Creating a Function

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Creating a Function

Postby braindead » Thu Feb 23, 2012 3:24 pm

Oracle 10.2 on Windoze.

I'm having trouble calling this stored procedure.

As an anon procedure it works fine, and it will accept the title_id and return the authors for the book:

Below, I get a PLS-00306 wrong number of types or arguments error

*********************************************************
Code: Select all
set serveroutput on

create or replace procedure
   list_authors
   (v_title_id in varchar2, v_au_lname out varchar2)
is
   cursor
     c1
   is
   select
      au_lname
   from
      titles        t,
      titleauthor   ta,
      authors       a
   where
      t.title_id = ta.title_id
   and
      ta.au_id = a.au_id
   and
      t.title_id = 'v_title_id';
BEGIN
open c1;
loop
   fetch c1 into v_au_lname;
   EXIT WHEN c1%NOTFOUND;
   dbms_output.put_line(v_au_lname);
end loop;
close c1;
EXCEPTION
WHEN OTHERS THEN raise_application_error(-20001,'An error - '||SQLCODE||' -ERROR- '||SQLERRM);
end;
/
exec list_authors('TC7777');
braindead
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Posts: 3
Joined: Thu Feb 23, 2012 2:44 pm

Re: Creating a Function

Postby Tim... » Thu Feb 23, 2012 3:47 pm

Hi.

When you post code you need to highlight it and click the "Code" button. Without the CODE tags around it the formatting is lost and it is unreadable. I've corrected your post now. :)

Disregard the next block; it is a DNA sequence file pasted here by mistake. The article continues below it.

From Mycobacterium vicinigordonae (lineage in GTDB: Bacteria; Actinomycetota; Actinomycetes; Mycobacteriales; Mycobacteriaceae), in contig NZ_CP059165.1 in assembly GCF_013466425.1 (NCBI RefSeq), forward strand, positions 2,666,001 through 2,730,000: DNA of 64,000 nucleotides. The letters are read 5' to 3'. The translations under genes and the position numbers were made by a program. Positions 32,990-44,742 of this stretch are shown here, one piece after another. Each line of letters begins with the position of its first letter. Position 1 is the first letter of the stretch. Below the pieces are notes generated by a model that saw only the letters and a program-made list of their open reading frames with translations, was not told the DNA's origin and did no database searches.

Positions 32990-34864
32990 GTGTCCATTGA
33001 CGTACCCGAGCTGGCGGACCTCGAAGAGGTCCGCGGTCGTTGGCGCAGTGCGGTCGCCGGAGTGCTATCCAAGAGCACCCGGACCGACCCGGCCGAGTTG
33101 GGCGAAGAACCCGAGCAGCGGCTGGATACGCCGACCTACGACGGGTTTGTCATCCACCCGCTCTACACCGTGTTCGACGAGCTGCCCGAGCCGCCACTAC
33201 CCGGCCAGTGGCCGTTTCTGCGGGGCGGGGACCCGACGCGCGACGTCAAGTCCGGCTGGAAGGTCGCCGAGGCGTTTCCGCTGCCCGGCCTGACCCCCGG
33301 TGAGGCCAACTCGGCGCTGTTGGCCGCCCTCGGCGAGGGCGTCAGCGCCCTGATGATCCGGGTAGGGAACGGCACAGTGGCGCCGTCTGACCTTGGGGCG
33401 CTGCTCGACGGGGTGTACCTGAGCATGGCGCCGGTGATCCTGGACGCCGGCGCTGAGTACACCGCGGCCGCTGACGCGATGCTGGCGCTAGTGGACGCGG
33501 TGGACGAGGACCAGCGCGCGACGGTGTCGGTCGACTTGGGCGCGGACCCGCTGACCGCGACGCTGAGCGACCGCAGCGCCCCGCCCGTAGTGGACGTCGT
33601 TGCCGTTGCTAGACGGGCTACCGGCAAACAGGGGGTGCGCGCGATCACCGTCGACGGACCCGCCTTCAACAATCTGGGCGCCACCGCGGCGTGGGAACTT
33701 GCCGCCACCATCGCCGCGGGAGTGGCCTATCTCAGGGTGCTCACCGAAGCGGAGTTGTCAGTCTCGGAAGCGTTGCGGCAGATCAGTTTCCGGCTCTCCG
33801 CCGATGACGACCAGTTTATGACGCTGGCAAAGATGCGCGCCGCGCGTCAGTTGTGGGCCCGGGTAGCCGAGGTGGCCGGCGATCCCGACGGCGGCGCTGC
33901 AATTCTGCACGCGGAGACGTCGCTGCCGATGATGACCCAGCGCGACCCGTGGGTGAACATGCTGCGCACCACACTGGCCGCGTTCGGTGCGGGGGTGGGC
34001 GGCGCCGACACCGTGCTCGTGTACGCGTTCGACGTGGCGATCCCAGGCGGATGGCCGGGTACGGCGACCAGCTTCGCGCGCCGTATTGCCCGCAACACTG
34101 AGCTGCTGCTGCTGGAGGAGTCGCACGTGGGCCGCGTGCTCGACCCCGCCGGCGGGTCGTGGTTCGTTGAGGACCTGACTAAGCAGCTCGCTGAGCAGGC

As for you issue, your procedure expects two parameters (1 in and 1 out). You have only supplied one parameter. You need a variable to hold the out value. For example,

Code: Select all
DECLARE
  l_au_lname authors.au_name%TYPE; -- Not sure if this is the correct table reference. Don't have your schema.
BEGIN
  list_authors('TC7777', l_au_lname);
END;
/


Some things I notice in your code:

- You are using an explicit cursor. Unless you plan to use a bulk collect, you should use an implicit cursor for loop. It is faster and more efficient. If you are expecting only one row to be returned form the query, you should use a SELECT ... INTO.

- If multiple rows are returned, you are repeatedly setting the out parameter in the loop. This means the value you pass out will be the value from the last row you return. I'm guessing this is not what you were expecting.

- This line is incorrect:

Code: Select all
t.title_id = 'v_title_id';


It should be:

Code: Select all
t.title_id = v_title_id;


In PL/SQL, all variables are automatically strongly typed bind variables when used within SQL. You don't need to surround them in quotes. What you have done is asked for the row with the title_id that matches the literal string 'v_title_id', not the value contained in the variable named v_title_id.

Cheers

Tim...
Tim...
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